Peter Kirk said...

I did read the BBC story, in two different versions. The original version blamed the British embassy. The later version (currently "Last updated at 11:12", but the version I commented on at 10:29 was similar) includes a response from the British ambassador clarifying that the embassy was unable to get cooperation from the Japanese authorities. I guess the Japanese are struggling to coordinate a massive relief effort and don't want to be distracted by an uninvited team of rescuers who don't know the country or the language and so could be more of a problem than they are worth. Such uninvited attempts to help, and our western presumption than they will be accepted with open arms, are probably seen in Japan as western imperialism. Why can't we recognise that the Japanese know what they are doing and may not need our help?

J. K. Gayle said...

Peter, Thank you for using the more inclusive "we" in your question above. We agree that "uninvited attempts to help and our western presumption" actually might provide less help than attempted.  This makes us wonder - since you've mentioned Luke 13 twice in comments here - why Jesus responded to an uninvited attempt to help from "a woman was there [in the synagogue minding her own business on a Sabbath day] who had been crippled by a spirit for eighteen years [and who] was bent over and could not straighten up at all."  Luke doesn't report or even suggest that she asked for help; he simply says "Jesus saw her," called her over, said something to her, and then administered his help to her without her asking for it.  If you're blogging to give unsolicited attempts to help others "become a follower of Jesus," then we have to ask now when it is really okay to be so presumptuous.

J. K. Gayle said...

But many of our Japanese friends are asking for help.

Japanese reporters and news editors at the Kyodo News website in Tokyo on March 11th issued this report in English: "URGENT: Japan calls for U.S. military help after quake."

Later, reporters for explained that it was only "after an overwhelmed Japanese government asked for foreign assistance" that many outsiders "responded" including "American, German, Swiss, Hungarian and Taiwanese [rescue] squads." (At least those Taiwanese are not presumptuous westerners.  Reports of the non-western Koreans pouring out love in the form of money and rescue team assistance is just ridiculous.)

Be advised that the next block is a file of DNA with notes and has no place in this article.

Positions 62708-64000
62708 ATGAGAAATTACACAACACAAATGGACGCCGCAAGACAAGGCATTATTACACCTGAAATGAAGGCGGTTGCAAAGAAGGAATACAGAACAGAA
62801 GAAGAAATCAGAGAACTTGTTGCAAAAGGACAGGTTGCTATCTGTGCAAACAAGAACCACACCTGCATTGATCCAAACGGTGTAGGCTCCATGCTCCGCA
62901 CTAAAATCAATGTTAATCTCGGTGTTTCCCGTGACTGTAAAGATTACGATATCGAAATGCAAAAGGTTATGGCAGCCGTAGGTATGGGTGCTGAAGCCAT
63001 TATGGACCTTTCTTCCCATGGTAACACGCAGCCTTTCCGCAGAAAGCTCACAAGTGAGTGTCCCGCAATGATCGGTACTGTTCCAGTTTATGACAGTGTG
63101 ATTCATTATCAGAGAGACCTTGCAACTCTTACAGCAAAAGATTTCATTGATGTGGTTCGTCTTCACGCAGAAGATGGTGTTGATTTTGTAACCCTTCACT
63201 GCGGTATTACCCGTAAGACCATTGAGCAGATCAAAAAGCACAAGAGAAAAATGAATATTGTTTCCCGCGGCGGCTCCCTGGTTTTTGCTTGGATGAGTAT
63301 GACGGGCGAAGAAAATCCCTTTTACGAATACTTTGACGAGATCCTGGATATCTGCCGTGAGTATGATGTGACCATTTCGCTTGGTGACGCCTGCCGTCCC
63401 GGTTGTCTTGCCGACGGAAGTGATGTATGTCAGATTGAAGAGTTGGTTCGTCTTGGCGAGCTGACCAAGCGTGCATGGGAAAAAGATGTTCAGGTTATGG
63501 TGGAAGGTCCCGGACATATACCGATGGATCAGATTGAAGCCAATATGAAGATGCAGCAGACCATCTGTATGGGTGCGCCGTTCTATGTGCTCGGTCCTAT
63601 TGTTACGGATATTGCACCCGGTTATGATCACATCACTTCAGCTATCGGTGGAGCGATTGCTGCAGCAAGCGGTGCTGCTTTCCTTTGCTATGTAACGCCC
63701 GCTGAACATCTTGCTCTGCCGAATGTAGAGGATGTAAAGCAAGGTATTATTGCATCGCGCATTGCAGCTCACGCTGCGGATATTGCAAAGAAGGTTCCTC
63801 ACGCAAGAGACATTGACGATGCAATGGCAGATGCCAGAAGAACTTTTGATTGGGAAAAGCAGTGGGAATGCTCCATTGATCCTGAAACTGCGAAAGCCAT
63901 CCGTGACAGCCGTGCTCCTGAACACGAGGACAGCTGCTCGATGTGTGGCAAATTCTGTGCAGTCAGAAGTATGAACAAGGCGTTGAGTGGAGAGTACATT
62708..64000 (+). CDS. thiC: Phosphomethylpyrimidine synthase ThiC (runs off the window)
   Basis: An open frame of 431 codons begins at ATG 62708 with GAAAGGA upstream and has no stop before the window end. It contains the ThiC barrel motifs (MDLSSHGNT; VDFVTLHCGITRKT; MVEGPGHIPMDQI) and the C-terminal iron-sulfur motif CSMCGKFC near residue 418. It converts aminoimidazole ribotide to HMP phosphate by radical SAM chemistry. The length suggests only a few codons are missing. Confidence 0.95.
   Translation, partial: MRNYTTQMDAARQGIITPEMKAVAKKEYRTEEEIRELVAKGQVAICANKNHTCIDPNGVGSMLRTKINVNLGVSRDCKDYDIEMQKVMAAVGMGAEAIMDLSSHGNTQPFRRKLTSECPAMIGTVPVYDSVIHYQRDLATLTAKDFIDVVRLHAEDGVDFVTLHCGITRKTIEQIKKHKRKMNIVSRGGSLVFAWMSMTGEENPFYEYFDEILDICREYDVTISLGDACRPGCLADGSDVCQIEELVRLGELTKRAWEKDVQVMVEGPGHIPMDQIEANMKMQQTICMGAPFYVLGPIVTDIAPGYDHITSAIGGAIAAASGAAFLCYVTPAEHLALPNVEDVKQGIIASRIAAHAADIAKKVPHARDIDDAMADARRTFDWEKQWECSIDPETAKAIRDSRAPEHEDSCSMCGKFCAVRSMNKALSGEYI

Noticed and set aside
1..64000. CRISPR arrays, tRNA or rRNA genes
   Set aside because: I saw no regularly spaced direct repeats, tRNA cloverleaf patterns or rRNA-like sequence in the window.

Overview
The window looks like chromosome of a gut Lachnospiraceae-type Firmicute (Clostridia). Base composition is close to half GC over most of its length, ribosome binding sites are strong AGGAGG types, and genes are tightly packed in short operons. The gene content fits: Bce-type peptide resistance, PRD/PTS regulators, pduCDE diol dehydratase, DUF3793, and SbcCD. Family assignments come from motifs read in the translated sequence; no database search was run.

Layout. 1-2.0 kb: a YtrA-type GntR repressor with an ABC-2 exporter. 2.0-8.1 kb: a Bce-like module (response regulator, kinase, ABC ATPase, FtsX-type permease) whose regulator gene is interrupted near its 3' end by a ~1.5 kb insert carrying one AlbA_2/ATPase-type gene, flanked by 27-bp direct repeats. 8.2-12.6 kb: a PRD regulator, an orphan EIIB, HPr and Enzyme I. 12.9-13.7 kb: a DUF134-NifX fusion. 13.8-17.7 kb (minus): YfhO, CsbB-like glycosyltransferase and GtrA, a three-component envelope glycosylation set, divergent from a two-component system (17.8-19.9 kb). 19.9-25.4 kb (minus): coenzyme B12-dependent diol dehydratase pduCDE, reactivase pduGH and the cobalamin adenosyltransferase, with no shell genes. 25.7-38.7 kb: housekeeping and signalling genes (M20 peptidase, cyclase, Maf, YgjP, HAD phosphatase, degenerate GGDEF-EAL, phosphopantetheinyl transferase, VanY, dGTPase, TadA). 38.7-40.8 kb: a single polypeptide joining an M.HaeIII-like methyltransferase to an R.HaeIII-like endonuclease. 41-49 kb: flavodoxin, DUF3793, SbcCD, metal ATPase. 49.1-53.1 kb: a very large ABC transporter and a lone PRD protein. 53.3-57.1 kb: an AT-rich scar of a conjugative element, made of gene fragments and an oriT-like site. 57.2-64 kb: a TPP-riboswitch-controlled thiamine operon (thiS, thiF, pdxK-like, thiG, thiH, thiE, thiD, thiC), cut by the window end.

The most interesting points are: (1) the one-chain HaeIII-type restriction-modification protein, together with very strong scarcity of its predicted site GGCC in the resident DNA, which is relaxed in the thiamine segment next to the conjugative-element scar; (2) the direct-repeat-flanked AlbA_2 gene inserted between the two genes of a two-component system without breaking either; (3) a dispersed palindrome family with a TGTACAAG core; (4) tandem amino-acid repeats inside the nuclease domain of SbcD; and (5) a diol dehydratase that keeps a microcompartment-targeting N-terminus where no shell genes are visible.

"Japanese Ambassador to the United States Ichiro Fujisaki specifically thanked the American Red Cross for its assistance and directed concerned citizens to make donations there," as report Joshua Runyan and Tamar Runyan of - Jewish News.

The Tokyo Metropolitan Government has reached out to and teamed up with the U.S. Embassy to offer "free of charge" emergency phone service "from any phone including public pay phones."

The International Atomic Energy Agency chief Yukiya Amano said: "Today [March 15th], the government the agency to provide expert missions." - this according to the English language reports of Radio Television Hong Kong.

The US Associated Press reports today (March 16th) from Washington that "Japan's Chief Cabinet Secretary Yukio Edano says his government expects to ask the U.S. military for more help with the aftermath of the earthquake and tsunami."

Japanese Christians are asking for help from God it seems: "Japanese Christians, although a small minority of the battered Asian nation’s populace, gathered in churches and Bible studies Sunday to pray for those still missing after the March 11 earthquake – now listed as 9.0 in magnitude – and tsunami."  A similar story here and headline here.

"Yuko Shimada (SFS '13), a Japanese student involved in on-campus relief efforts" at Georgetown University in Washington, D.C.,  joined several others "as Shinto, Buddhist and Catholic prayers were said to honor the victims and survivors of the crippling earthquake and tsunami that struck Japan Friday."

Peter Kirk said...

I'm glad that Japanese Christians and others are asking for help from God. I also recognise that they are asking for some limited help from outsiders. They are sensible to ask foreigners who want to help financially to give through a major international agency and not by sending their own freelance teams. I just found this on the BBC site:

UK Foreign Secretary William Hague has told the Foreign Affairs Select Committee that any aid groups arriving in Japan needed to be integrated with the wider relief operation or to have their own logistical support, but that the UK team had had neither.

In Luke 13:12-13, the woman came to Jesus when he called her, as otherwise how could he have put his hands on her? As for my blogging invitations to people to follow Jesus, they are strictly on a take it or leave it basis. I don't get upset with people who don't read my material, although I may be sad.